A Letter From a Fellow Young Conservative Living in a Socialized Country Calling for More Values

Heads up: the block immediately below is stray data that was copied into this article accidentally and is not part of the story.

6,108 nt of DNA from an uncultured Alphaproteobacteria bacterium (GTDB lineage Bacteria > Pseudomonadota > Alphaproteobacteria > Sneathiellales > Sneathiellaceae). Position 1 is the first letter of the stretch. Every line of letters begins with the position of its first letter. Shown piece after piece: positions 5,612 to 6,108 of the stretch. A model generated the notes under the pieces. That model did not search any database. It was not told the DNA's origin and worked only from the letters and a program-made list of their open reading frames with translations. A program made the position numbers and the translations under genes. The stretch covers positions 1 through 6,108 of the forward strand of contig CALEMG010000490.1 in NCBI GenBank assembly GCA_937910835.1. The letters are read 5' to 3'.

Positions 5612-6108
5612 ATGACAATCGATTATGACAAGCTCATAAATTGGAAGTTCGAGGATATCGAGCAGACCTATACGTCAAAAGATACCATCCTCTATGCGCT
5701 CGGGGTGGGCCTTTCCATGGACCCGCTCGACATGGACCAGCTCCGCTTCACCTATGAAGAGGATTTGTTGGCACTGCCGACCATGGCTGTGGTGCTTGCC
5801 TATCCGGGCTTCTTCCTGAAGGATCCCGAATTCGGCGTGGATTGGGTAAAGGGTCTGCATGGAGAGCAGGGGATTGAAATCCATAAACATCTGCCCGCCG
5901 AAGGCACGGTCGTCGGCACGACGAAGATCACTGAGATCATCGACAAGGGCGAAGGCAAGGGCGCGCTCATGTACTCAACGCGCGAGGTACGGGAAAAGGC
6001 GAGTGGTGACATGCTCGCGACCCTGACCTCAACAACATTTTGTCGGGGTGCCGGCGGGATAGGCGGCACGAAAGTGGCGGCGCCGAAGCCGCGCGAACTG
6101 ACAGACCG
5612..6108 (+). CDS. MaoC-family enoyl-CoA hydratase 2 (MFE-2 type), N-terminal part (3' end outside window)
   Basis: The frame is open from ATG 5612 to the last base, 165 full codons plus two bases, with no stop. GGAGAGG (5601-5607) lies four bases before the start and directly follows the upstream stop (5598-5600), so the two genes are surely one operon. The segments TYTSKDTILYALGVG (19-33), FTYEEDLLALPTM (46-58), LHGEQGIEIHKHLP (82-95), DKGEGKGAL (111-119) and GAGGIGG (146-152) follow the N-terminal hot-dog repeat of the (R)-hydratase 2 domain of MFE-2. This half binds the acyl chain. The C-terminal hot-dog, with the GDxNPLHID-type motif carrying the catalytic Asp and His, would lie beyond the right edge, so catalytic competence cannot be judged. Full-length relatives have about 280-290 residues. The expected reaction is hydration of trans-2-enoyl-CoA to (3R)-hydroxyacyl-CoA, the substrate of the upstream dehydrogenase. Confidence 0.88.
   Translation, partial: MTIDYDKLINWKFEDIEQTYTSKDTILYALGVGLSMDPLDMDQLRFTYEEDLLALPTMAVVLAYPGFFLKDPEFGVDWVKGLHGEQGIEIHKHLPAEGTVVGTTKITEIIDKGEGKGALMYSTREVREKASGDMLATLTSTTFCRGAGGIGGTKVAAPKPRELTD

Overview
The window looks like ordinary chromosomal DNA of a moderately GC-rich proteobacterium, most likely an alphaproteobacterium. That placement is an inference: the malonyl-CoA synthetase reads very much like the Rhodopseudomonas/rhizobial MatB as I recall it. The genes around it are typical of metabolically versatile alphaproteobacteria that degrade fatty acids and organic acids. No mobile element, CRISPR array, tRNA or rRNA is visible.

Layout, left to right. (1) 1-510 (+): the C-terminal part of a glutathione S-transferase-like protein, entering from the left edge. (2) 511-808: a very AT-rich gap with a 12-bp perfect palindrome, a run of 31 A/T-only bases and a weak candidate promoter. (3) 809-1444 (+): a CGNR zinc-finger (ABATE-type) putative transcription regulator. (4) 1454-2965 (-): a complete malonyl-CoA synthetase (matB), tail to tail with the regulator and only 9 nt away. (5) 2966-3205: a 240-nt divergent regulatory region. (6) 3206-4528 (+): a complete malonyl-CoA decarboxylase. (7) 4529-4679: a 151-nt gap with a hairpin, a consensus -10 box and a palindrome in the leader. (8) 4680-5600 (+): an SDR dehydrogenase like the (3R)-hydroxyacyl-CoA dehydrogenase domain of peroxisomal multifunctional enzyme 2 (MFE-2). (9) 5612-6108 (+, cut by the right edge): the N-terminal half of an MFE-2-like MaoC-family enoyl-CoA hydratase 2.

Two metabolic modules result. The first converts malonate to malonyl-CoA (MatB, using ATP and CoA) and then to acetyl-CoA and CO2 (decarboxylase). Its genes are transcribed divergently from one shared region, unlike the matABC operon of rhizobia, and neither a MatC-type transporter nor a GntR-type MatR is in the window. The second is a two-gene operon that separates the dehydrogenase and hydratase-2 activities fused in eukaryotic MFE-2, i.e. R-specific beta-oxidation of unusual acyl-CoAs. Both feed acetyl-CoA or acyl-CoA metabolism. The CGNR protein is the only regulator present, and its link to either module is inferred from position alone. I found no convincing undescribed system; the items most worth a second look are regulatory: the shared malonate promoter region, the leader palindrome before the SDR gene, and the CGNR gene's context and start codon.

I received this email today from a 17 year old girl named Caroline, and it touched my heart. I believe she read my column in Counter Cultured called “Keeping Tradition Hip in a Modern World.” She wouldn’t disclose where she’s from (I think she’s from Europe), but she has an important message for young conservatives here in the U.S. Take a moment to read it.